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Franklin v. Colvin

United States District Court, N.D. Mississippi, Aberdeen Division

September 12, 2014

CHRISTOPHER TRAVERS FRANKLIN, Plaintiff,
v.
CAROLYN W. COLVIN, ACTING COMMISSIONER OF SOCIAL SECURITY, Defendant.

MEMORANDUM OPINION

S. ALLAN ALEXANDER, Magistrate Judge.

This case is a request for judicial review under 42 U.S.C. § 405(g) of the decision of the Commissioner of Social Security denying the application of plaintiff Christopher Travers Franklin for supplemental security income (SSI) under Title XVI. Docket 9, p. 145-146, 147-148. Plaintiff filed his application on July 21, 2010, asserting an onset date of July 21, 2010. Id. The Commissioner denied his claim initially and on reconsideration. Docket 9, pp. 90-93, 97-99. Plaintiff challenged the denial of benefits and filed a request for a hearing before an Administrative Law Judge (ALJ). Docket 9, pp. 101-102. The hearing was finally conducted on March 20, 2012; the plaintiff appeared at the hearing and was represented by a non-attorney representative. Docket 9, pp. 25-64. The plaintiff, his mother and a vocational expert (VE) testified at the hearing. Id.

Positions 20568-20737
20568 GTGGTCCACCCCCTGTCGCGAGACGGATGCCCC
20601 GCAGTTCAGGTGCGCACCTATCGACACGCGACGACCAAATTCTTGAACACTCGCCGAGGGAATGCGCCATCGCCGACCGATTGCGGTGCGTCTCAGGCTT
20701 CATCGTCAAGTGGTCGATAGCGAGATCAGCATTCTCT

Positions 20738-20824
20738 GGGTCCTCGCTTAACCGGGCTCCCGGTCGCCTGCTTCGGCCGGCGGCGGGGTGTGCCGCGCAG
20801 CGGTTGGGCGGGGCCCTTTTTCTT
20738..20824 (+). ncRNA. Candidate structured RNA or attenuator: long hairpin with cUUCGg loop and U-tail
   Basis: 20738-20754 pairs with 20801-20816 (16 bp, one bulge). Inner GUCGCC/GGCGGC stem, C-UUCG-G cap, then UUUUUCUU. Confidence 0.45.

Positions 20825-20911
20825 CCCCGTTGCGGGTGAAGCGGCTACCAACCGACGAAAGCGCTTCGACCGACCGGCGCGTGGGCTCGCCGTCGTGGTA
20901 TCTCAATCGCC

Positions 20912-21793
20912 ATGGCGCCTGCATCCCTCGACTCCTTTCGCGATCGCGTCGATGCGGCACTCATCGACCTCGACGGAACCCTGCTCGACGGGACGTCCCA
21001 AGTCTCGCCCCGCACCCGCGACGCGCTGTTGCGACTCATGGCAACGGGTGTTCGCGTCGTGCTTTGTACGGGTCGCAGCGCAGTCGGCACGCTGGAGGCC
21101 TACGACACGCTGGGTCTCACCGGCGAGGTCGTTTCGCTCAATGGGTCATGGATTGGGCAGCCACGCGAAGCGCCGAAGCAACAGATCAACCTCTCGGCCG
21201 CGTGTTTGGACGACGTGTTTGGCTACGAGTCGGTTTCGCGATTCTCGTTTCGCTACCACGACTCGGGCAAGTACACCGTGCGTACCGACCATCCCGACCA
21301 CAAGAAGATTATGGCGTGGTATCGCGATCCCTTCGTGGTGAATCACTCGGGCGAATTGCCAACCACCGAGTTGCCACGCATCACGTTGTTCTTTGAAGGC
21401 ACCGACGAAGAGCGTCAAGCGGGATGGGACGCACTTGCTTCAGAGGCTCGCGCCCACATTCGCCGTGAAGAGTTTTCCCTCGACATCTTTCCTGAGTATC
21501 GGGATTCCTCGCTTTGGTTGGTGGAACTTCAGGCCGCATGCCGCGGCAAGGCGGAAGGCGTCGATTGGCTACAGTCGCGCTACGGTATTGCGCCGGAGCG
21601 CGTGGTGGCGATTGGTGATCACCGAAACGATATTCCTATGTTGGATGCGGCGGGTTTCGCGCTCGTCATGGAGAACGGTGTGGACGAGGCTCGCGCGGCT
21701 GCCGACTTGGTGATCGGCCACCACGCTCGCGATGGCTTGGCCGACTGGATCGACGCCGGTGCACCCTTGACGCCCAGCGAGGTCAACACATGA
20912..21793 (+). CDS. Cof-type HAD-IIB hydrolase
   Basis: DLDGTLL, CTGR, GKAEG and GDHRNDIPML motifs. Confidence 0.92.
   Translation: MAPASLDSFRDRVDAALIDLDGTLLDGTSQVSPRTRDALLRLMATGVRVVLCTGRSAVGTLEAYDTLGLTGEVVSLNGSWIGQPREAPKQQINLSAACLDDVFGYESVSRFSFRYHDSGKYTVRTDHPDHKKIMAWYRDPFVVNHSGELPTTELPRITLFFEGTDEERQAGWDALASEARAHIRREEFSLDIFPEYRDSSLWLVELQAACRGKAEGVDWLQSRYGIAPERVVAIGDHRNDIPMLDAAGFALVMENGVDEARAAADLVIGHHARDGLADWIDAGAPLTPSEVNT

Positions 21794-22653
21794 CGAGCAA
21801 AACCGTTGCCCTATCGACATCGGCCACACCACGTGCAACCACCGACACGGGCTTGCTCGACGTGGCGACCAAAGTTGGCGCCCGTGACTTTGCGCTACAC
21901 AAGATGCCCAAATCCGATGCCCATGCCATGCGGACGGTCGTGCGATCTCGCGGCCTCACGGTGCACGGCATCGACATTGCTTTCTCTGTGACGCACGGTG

The ALJ issued an unfavorable decision on June 18, 2012. Docket 9, p. 7-19. Plaintiff retained counsel and timely filed a request for review with the Appeals Council on July 13, 2012. Docket 9, p. 5-6. According to the plaintiff, his attorney submitted to the Appeals Council via facsimile a 12-page brief, plus six pages of new supporting materials, for a total of eighteen pages.[1] Docket 13, p.2. The Appeals Council denied plaintiff's request for review [Docket 9, p. 1-4], stating that the Council had "considered the reasons you disagree with the decision and the additional evidence listed on the enclosed Order of Appeals Council." Docket 9, p. 1. The enclosed Order of Appeals Council indicates that it had received only the "Representatives Brief dated August 15, 2012 (12 pages), " and makes no mention of the additional six pages of supporting documents. See Docket 9, p.4. Plaintiff filed this appeal, and it is now ripe for review.